A leisurely stroll down the Rowe Promenade is a visual experience in color and texture.
Vibrant reds and fuschias, serene blues and grays, earthy greens and browns and deep burgundies and charcoals create a color cornucopia against the backdrop of the creamy white walls inside the Hudgens Center for the Arts.
Organized by the Chattahoochee Handweavers Guild, which includes weavers and fiber artists from Georgia and surrounding states, the juried exhibition "Fiber Artistry - Journey of the Imagination" showcases the range of fiber artistry.
"We were thrilled to have entries from every state in the southeast, from students to experienced artists," said exhibit chair and Chattahoochee Handweavers Guild board member Lynn Lowance. "We were so excited with the variety of fiber arts that was represented."
The exhibit submissions were judged by internationally known artist Glen Kaufman, a retired University of Georgia professor.
"He's very well known and respected in this field so he was a big draw," said Angela Nichols, director of education at the Hudgens Center. "I think (the exhibit) got a lot of really great work probably because of his name and people wanting to get their work in front of him."
The call for entries from artists in Georgia and 10 nearby states garnered magnificent examples of handcrafted woven and fabric artwork, from functional to purely aesthetic pieces all in a variety of mediums and styles.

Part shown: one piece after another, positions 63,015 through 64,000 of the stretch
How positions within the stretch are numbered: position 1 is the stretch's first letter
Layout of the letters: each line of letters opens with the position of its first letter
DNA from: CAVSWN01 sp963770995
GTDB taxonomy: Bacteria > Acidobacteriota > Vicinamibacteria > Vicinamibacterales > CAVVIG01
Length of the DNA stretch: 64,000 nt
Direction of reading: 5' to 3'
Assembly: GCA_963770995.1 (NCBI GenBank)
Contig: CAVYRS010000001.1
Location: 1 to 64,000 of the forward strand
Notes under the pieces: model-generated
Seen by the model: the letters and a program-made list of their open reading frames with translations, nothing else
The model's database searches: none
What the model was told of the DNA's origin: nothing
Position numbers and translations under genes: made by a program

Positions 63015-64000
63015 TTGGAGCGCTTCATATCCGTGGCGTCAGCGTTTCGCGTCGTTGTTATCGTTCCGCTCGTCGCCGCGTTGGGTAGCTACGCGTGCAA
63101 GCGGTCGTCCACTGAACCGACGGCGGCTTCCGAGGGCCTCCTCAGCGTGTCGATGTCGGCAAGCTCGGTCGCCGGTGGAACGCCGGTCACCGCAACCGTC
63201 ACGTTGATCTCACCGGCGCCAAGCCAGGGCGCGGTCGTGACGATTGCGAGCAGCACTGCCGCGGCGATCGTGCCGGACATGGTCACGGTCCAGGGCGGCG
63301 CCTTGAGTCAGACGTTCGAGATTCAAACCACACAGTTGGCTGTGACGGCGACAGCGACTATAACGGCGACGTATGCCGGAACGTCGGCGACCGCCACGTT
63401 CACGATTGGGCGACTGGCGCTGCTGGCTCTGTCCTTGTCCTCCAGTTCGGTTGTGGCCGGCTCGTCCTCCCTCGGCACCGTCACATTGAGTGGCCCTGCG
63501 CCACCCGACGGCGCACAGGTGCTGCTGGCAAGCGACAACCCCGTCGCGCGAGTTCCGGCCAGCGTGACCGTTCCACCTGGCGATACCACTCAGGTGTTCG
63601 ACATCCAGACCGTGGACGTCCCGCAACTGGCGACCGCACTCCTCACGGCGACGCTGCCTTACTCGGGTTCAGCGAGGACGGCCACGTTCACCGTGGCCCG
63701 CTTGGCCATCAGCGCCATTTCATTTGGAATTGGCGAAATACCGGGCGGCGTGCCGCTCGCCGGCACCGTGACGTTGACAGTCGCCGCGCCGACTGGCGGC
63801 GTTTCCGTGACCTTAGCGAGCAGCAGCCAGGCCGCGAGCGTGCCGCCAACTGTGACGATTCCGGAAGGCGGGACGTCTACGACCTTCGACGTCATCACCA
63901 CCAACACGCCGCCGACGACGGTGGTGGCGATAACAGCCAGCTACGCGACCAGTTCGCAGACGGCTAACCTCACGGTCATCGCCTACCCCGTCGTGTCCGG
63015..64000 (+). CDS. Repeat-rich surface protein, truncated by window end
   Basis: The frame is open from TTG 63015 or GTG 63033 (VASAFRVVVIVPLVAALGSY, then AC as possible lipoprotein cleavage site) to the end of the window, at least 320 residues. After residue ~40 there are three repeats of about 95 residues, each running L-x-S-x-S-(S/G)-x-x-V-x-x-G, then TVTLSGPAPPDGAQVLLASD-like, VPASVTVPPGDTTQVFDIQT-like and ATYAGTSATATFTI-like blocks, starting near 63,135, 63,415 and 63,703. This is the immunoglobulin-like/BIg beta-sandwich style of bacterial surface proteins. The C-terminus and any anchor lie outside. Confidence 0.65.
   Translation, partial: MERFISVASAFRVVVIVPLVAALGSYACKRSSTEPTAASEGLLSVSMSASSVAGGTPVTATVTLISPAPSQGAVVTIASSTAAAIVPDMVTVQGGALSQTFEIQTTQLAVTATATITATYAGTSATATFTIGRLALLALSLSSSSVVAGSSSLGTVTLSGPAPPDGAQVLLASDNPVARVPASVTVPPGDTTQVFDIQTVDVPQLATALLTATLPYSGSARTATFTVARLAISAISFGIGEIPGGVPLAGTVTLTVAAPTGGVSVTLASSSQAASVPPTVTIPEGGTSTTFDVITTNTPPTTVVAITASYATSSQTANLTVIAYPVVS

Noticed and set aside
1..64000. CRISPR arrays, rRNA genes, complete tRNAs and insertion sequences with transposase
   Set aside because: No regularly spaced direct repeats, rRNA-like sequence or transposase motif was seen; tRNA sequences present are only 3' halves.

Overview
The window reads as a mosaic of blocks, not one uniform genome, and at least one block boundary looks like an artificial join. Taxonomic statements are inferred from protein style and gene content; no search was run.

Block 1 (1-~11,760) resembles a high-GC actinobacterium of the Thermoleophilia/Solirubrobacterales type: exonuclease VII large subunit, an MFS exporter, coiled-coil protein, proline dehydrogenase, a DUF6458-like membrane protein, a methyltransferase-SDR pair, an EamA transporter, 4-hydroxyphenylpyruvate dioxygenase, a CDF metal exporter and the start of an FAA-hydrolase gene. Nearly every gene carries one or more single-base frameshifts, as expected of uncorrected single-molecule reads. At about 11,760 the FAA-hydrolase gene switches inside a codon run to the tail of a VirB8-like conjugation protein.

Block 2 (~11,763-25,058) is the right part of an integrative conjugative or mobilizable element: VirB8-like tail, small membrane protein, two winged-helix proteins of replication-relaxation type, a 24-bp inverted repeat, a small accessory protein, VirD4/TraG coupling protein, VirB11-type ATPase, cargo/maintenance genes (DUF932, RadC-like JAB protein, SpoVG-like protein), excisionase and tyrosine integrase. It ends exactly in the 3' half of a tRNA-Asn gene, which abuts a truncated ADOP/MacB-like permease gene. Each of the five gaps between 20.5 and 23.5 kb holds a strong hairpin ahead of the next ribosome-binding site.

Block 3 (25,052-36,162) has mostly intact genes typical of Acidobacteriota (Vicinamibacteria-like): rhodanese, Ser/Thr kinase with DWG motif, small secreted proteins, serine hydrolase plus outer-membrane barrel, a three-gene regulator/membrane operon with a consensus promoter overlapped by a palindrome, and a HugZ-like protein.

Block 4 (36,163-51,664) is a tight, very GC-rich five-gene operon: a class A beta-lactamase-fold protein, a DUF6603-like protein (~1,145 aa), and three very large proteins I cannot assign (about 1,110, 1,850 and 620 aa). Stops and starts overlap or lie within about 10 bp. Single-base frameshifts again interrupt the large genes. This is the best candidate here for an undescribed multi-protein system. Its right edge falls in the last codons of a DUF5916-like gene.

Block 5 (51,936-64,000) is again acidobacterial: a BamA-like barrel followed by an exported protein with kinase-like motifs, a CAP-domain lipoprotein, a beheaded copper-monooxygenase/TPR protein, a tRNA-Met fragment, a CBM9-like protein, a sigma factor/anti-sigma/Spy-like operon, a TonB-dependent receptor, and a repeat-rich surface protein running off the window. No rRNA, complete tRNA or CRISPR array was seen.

"You've got this very traditional, handwoven blanket made of alpaca wool juxtaposed next to this vinyl, stitched very contemporary feeling, modern, just different artwork," Nichols said. "It appeals to a wide audience."
Soft silks, coarse sea grass rope, smooth vinyl and fuzzy felt are just a few of the textured fabrics that make up the various pieces in the exhibit, which range from simple to embellished.
"It appeals to me and it's not my field of expertise," said Nichols, whose background is in printmaking. "I think it would appeal to people beyond just knitters and people who make quits and that sort of thing. It definitely is fine arts."
People, particularly their facial expressions and profiles, are the subject of the Portrait Society of Atlanta's fall juried exhibition, which is on display in the Hudgens Center's Fowler Gallery this fall.
Portraits of children, adults and couples created with oils, pastels, charcoal, watercolors and colored pencils fill the gallery space. Just outside the Fowler Gallery, the Kistner Atrium is lined with portraits in the Hudgens Center's permanent collection, including a piece by Pablo Picasso titled "La Fille au Chapeau," a lithograph that was given to the Hudgens Center in 1990 by Richard and Marjorie Lowrance.
Also on view at the Hudgens Center this fall are "How I See Myself," an exhibit of artwork by Gwinnett County students, and artwork by the center's instructors.
The Hudgens Center for the Arts welcomes patrons to view its exhibits from 10 a.m. to 5 p.m. Tuesday through Saturday.
SideBar: If You Go
· What: "Fiber Artistry - Journey of the Imagination"
· When: Through Oct. 24
· Where: Hudgens Center for the Arts, 6400 Sugarloaf Parkway in Duluth
· Cost: $5 for adults and $3 for seniors, students and children
· For more information: Call 770-623-6002 or visit www.thehudgens.org